Ferrari F310

Ferrari F310

by Luca Dal Monte

It’s the car of Ferrari’s restart, and it is so for multiple reasons.

Firstly, Ferrari decides to abandon the 12-cylinder engine with which it has written many significant pages of its history in favor of a brand new 10-cylinder engine. The choice is partly dictated by regulations that mandate, from the previous year, engines with a displacement not exceeding three liters, and partly by reasons of lower consumption, weight, and size. In classic Ferrari style, the designation of the car summarizes the characteristics of the engine: 3 liters of displacement, 10 cylinders.

Moreover, the new engine is just a reflection of a much broader revolution that has engulfed Maranello after the appointment of Luca di Montezemolo at the helm in the fall of 1991, followed by the arrival of highly valued technicians like Ross Brawn, and the return of others like Gustav Brunner and especially John Barnard. Responsible for the design and development of the engines is Paolo Martinelli from Modena.

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Michael Schumacher: Among the many novelties of the 1996 season, there are also the drivers, with an unprecedented pair. Michael Schumacher arrives on the back of winning two consecutive world titles in the previous seasons and does not disappoint. Behind the wheel of the 310, he is already on the top step of the podium in the seventh race of the season, the Spanish Grand Prix in Barcelona. But before that, he has already finished twice on the second step of the podium at the Nürburgring (European Grand Prix) and Imola. Before the end of the year, he wins again at Spa and Monza. The summary of his first season at Ferrari is three victories, five podiums, four pole positions, and two fastest laps in the race.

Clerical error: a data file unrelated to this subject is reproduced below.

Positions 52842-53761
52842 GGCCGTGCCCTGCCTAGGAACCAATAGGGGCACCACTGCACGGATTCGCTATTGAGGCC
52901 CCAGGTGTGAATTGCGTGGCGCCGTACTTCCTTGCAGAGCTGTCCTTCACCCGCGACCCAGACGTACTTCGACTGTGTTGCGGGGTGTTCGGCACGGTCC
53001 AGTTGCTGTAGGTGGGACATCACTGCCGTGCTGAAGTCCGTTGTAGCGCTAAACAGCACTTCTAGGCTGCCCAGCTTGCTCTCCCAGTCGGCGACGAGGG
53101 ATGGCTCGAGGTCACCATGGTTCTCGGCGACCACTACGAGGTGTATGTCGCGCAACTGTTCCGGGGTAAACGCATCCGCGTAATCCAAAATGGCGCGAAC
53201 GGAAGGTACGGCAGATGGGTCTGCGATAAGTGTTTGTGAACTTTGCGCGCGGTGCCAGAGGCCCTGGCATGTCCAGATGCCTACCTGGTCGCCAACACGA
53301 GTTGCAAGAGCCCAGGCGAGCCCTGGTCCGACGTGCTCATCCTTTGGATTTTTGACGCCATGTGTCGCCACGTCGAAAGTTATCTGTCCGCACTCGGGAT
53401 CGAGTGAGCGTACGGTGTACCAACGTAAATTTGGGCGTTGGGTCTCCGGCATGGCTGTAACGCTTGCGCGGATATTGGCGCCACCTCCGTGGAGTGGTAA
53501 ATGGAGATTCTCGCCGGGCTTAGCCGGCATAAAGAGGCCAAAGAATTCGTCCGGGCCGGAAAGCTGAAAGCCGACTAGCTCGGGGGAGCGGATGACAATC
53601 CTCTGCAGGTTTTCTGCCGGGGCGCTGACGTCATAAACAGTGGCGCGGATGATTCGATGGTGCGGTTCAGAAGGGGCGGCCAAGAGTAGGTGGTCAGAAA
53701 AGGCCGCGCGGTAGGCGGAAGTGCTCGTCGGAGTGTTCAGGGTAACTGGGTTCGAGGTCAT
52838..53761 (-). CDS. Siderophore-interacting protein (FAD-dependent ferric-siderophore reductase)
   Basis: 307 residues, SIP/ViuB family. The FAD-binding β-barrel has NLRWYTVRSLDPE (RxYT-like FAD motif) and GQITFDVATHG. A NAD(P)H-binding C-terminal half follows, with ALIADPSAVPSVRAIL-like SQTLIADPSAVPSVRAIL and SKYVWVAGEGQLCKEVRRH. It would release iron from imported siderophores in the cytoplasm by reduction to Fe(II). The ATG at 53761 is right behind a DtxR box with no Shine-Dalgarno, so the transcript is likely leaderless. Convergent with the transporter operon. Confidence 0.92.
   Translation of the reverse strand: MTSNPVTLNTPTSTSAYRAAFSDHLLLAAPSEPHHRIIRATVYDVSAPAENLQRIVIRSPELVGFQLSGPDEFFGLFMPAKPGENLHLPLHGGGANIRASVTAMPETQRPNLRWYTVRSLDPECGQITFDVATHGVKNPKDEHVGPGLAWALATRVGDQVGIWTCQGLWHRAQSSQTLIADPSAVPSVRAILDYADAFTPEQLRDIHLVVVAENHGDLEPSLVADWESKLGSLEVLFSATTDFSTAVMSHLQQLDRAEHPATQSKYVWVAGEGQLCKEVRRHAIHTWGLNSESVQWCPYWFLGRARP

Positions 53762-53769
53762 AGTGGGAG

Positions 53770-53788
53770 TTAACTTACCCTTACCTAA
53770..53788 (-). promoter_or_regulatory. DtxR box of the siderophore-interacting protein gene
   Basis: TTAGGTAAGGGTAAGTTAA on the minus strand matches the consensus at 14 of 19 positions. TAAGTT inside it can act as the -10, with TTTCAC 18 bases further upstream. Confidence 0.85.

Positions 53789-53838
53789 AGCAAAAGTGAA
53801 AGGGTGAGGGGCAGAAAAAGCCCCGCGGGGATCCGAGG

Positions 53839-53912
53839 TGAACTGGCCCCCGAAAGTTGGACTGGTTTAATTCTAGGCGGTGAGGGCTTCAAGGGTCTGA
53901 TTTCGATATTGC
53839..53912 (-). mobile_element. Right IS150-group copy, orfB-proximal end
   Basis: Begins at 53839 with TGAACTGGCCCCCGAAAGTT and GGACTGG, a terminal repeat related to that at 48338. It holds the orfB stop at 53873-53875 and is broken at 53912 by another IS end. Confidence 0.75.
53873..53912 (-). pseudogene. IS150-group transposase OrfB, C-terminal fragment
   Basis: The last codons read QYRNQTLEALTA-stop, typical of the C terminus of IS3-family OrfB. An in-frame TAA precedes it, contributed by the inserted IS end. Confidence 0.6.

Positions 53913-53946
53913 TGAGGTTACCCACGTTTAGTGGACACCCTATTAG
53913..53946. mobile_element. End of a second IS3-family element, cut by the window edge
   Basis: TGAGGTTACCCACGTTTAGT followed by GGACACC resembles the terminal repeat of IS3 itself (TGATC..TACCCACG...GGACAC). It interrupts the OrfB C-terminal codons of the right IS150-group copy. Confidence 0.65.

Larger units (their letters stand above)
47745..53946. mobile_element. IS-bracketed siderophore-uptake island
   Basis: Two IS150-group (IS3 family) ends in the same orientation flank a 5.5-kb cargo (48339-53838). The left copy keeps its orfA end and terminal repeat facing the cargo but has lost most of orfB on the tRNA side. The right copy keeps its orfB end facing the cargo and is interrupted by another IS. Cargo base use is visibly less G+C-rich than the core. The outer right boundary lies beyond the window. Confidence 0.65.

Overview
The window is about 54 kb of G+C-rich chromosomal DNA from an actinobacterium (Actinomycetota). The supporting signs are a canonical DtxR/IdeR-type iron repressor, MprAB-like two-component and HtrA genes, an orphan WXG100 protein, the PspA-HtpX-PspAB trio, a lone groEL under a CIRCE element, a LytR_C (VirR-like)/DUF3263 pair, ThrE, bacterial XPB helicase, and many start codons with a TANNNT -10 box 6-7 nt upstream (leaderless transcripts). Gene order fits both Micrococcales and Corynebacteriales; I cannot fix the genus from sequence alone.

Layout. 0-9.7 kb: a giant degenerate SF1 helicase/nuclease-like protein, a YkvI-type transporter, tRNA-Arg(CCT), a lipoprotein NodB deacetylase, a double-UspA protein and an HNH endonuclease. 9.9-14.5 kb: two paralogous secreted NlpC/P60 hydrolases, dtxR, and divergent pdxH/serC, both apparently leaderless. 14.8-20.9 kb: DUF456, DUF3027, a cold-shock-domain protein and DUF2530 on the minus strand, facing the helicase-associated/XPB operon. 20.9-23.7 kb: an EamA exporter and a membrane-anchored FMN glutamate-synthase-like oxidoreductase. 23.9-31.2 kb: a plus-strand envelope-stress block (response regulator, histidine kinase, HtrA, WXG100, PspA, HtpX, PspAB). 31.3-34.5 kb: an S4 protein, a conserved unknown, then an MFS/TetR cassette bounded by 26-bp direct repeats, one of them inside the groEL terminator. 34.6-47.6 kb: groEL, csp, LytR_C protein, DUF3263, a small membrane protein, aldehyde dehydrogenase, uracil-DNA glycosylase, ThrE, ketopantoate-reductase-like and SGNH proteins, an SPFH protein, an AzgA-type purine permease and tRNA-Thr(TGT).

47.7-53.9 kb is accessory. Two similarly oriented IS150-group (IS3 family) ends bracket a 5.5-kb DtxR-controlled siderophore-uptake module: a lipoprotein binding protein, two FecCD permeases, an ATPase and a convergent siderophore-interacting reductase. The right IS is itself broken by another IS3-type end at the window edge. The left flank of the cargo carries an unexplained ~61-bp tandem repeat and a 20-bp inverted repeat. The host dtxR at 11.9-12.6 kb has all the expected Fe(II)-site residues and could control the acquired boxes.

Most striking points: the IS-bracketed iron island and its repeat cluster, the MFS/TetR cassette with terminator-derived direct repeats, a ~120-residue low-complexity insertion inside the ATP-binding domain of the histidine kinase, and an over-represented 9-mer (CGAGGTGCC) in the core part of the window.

Eddie Irvine: The Irish driver starts well with a third-place finish in the first race of the year in Melbourne. Then, he encounters a long series of retirements, interspersed with three points finishes and two more in the top ten. But he proves to be a team player from the start, and his understanding with teammate Schumacher is perfect.

Our model cars:

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The 310 from 1996 incorporates some solutions already experimented with, albeit with little success, on the F92A, such as the sidepods detached from the rest of the car. The rest are very strict interpretations of the new regulations, which, for safety reasons, have, for example, created very bulky surfaces on the sides of the cockpit to protect the driver’s head.

At the beginning of the season, the 310 is the only Formula 1 car with a low nose. However, starting from the Canadian Grand Prix in June, Ferrari also aligns with the competition and introduces a new raised nose.

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